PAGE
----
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Don't overpay for help with your taxes
The big software companies really don't want you to find the IRS Free File page
Scrooge McDuck does his taxes / DALL-E 2
[Note: This article was originally published in January 2023. I republished it in April for the benefit of U.S. tax procrastinators.]
It’s January, which means, if you’re an American working adult, that you are probably watching your mailbox (or your inbox) for the W-2s and 1099s and other official forms you’ll need to file your Federal income tax return.
Your inbox is probably also filling up with offers from companies like H&R Block and Intuit, offering discounts on tax software like H&R Block Tax Software and TurboTax.
But wouldn’t it be better if you didn’t have to pay to file a simple tax return?
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If your return is uncomplicated (simple wages, no business, no rental property) and your adjusted gross income (AGI) is under $73,000, you can get help filling out your Federal return online and filing it for free, and you might even qualify for a free state return. The Internal Revenue Service has a well-organized Free File Online Options page where you can track down all your options.
The big tax software companies really don’t want you to find this page, by the way,
And remember, your Adjusted Gross Income is not the same as your take home pay or your salary. There are lots of adjustments, big and small, that will decrease (or, in some cases, increase) your AGI. Use this tool to help get a reliable estimate of that number:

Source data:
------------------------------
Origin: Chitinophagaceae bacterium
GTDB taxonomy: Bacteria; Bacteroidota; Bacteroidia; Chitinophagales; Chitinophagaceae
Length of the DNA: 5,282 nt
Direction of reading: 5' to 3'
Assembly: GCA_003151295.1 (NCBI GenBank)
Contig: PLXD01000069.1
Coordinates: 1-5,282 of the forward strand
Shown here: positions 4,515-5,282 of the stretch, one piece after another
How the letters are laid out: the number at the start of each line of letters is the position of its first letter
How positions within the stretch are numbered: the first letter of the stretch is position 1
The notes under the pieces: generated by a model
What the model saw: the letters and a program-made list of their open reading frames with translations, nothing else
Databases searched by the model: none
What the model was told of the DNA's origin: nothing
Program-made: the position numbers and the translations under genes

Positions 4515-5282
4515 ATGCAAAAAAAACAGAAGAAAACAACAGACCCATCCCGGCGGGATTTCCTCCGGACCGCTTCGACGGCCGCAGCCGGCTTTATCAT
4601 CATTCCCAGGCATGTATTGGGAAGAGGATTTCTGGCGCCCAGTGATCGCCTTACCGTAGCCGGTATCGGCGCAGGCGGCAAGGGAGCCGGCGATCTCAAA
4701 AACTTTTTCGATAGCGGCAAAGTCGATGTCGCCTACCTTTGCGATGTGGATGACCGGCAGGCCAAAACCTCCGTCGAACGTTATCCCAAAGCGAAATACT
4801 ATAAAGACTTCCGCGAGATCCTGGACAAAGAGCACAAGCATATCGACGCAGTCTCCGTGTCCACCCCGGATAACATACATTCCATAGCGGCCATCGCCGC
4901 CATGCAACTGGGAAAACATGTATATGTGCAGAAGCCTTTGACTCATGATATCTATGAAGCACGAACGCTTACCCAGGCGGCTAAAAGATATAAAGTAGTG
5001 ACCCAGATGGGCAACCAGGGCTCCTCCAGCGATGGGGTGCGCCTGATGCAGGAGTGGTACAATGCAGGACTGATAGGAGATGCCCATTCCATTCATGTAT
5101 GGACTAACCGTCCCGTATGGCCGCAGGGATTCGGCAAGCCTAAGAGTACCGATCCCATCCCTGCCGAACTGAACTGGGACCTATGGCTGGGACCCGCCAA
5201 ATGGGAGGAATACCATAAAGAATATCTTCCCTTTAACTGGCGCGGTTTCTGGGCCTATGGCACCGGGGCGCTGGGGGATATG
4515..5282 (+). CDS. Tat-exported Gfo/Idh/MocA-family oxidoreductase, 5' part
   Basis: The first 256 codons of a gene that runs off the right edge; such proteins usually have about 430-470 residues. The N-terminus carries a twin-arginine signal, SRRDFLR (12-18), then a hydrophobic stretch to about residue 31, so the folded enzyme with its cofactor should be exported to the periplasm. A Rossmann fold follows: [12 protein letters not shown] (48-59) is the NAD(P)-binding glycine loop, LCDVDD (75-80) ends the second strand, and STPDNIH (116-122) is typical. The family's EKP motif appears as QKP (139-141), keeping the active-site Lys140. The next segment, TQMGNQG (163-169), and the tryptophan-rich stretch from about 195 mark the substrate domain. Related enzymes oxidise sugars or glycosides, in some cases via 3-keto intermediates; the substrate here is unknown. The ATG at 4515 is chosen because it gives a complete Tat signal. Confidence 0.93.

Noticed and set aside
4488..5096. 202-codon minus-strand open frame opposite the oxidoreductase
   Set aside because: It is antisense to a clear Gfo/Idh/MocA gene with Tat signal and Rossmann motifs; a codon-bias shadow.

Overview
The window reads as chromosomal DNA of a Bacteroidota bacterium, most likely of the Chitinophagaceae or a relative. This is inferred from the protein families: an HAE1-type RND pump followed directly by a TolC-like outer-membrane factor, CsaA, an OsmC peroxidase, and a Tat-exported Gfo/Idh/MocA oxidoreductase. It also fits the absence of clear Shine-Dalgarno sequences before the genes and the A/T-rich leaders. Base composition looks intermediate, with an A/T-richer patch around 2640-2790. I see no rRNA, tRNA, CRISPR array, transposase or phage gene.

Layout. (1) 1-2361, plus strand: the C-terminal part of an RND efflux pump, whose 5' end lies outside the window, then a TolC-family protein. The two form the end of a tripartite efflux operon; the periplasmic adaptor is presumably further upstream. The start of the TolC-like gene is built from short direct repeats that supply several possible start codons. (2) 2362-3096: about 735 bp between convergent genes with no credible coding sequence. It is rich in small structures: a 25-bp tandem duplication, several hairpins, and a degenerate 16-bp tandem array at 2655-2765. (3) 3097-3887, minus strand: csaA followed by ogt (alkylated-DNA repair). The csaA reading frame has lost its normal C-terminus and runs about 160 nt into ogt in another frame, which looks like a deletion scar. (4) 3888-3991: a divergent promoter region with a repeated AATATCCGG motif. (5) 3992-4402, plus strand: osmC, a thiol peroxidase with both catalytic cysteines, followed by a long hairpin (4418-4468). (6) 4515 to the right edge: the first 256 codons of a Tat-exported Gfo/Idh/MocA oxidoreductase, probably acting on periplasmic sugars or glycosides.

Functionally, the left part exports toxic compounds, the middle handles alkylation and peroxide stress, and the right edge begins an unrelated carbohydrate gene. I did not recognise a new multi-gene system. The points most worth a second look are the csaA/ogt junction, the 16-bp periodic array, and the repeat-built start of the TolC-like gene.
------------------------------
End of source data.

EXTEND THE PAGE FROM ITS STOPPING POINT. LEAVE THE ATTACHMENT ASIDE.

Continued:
That form is remarkably detailed and incorporates most of the information you’ll need to do your taxes, so get your paperwork in order before you start..
If your AGI is over the limit or your return is complex (if you’re self-employed, if you have income from rental property, or if you have capital gains from the sale of stock), you’ll need to pay for software or pay someone for professional help. I do not recommend trying to fill out a complex tax return manually. (Even tax pros don’t do that.)
Before you buy, check with your bank or credit union to see if they offer any discounts. (Many credit unions offer substantial discounts on TurboTax software and in-person H&R Block services.) Also check your credit card company’s website to see if they have any available rebates or offers.
But before you do that, look at FreeTaxUSA, which is on the approved IRS list of free options. Even with a moderately complex return you can do your Federal taxes for free and pay $15 for each state tax return you have to file. They include the option to import your W-2s, which can save a lot of time.
This year’s Federal filing deadline is three days later than normal, on Tuesday, April 18, 2023. (The normal April 15 date falls on a weekend, and Monday is Emancipation day in Washington, DC, which the IRS treats as a Federal holiday for tax purposes.)
If you live in California, you might qualify for an automatic filing extension to May 15, 2023, as a result of the extraordinary storms this month.. To see if you live in an affected area, check this IRS release:
And if you’re the procrastinating type, you can get an automatic six-month extension, no questions asked, by filing for an extension between now and the filing deadline. That extension changes the filing deadline to October (or November, for Californians). You can even do it online, using one of the providers listed on the IRS Free File page.
Note that this extension gives you extra time to prepare your return, but you still have to pay whatever taxes are due by the April 18 (or May 15) deadline. If you underpay, you’ll owe interest and, possibly, penalties on the shortfall. And don’t wait until October 1 to start working on this, because there’s no option for another extension.
If you miss the filing deadline and haven’t requested an extension, you’ll be OK as long as you don’t owe any taxes. If you do owe money to Uncle Sam, you’ll owe a late-filing penalty for each month you’re late, in addition to the interest and underpayment penalties. If you’re more than 60 days late, your minimum penalty could be $210 or 100% the amount of tax due, whichever is less. It adds up, so don’t put things off too long.